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Irish economy is 'leaving behind far too many for far too long'

An OECD report published yesterday was critical of attempts to reduce long-term and youth unemployment in Ireland.

Image: Photocall Ireland

THE OECD HAS been critical of Ireland’s efforts to reduce long-term and youth unemployment, saying that the economy is “leaving behind far too many for far too long”.

In a report, the OECD said that, although recovery is reducing unemployment, this is likely to be a gradual process, and people having been unemployed for a long time risk being marginalised and discouraged.

The proportion of young people who are long-term unemployed has increased from 21 per cent in 2007 to close to 50 per cent in 2012.

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Emigration of young workers, skill mismatches and rising inactivity all threaten growth in the years ahead, the report warned.

In particular, persistent long-term unemployment may translate into structural unemployment and contribute to a lost generation of young talent.

Of particular concern, it pointed out, is that 20 per cent of children are living in households where no one works. This is the highest proportion in the EU indicating serious risks of the persistence of social exclusion.

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The report commented that entering the labour market at the current juncture is especially challenging for disadvantaged youth such as school dropouts, young individuals from immigrant background, those living in workless households and those suffering from disabilities.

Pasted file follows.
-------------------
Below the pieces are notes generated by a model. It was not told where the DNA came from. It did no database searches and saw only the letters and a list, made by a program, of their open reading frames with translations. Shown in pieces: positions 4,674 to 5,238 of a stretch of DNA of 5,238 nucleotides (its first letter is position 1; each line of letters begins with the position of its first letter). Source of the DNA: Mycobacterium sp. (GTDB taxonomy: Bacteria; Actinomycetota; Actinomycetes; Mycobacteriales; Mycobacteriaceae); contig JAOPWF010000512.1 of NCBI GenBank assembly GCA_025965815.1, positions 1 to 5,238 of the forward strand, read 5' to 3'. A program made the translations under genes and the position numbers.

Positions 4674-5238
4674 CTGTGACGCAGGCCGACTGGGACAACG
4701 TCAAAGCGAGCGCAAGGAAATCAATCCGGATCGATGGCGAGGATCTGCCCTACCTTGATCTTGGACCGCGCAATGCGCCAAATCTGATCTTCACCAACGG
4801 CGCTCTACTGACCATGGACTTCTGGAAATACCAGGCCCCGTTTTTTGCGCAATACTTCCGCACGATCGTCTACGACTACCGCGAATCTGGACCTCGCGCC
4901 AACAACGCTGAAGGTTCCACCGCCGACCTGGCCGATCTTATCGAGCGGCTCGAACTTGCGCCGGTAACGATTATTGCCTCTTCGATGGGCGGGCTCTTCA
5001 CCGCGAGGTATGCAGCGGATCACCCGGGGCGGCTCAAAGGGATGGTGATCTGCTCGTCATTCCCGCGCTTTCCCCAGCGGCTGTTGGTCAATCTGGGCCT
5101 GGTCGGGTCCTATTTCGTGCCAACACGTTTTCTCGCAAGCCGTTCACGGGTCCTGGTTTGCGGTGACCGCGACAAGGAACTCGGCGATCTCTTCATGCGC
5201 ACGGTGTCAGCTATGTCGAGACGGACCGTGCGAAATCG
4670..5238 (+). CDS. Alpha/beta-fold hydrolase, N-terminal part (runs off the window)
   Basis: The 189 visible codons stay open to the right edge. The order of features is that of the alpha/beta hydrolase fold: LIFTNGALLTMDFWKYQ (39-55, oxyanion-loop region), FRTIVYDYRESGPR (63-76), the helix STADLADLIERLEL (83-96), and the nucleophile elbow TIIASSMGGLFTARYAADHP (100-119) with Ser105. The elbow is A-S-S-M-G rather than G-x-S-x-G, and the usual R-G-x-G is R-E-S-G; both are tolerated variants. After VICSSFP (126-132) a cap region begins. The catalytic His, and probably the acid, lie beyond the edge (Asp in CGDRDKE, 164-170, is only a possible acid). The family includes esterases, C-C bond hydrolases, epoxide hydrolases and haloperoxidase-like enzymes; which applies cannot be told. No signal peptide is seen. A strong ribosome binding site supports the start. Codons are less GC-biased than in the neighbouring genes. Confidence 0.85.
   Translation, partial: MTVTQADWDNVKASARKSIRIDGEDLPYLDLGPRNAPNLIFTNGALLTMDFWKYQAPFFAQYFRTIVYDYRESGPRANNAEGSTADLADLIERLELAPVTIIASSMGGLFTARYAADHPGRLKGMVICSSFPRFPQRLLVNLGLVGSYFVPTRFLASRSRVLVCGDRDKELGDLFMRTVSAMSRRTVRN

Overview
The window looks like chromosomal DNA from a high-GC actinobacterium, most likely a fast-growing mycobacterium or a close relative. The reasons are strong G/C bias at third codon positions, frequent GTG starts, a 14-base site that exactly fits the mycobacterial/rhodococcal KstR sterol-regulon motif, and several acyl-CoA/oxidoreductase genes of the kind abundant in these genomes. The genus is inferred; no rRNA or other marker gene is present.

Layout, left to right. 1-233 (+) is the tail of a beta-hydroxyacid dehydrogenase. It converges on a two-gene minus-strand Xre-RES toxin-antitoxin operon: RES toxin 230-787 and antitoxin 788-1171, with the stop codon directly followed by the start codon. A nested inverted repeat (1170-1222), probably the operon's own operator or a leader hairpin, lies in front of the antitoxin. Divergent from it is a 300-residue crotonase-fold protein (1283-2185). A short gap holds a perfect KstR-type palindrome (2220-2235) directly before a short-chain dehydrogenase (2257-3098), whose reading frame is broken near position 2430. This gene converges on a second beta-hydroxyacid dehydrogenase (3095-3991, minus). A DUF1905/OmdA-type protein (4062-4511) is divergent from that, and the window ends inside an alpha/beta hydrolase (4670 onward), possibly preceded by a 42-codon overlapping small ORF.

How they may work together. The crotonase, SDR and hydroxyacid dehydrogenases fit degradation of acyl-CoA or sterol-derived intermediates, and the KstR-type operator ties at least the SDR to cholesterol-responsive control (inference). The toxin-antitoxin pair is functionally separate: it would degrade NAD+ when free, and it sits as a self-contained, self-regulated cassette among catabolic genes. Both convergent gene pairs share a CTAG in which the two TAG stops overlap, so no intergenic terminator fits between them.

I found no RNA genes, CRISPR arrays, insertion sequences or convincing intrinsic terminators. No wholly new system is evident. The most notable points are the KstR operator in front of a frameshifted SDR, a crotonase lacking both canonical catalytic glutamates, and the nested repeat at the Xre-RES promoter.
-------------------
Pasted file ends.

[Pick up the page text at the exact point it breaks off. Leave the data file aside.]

An increase in the long-term unemployment rate and dependency on social welfare has been linked to a rise in mental health issues, drug and alcohol abuse, and an increase in criminal behaviour among young people. However, to date the consumption of alcohol, tobacco, cannabis and other drugs by Irish youths does not stand out in international perspective and there is no significant evidence of an increase in youth crime.

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Nevertheless, Ireland has one of the highest rates of suicide among youth in Europe, specially for young males and in historical perspective, a link between the unemployment rate and the male suicide rate in younger age groups has been established for Ireland. The OECD said this “demands an increased focus on prevention policies”.

Though the OECD said that “multiple steps in the right direction are being made, it said current plans leave the long-term unemployed without appropriate activation support.

Thus, there is a high risk that these people will be simply left behind as permanent casualties of the recession as new and better qualified jobseekers, including immigrants, take advantage of the recovery.

In its recommendations the report said that policies need to focus more on supporting the long-term unemployed, ensuring people receive appropriate training for the labour market and are not caught in welfare traps.

Read: OECD: Irish economy recovering but government must stick to targets>

Read: Long-term unemployed man “at a loss” after college course cancelled>

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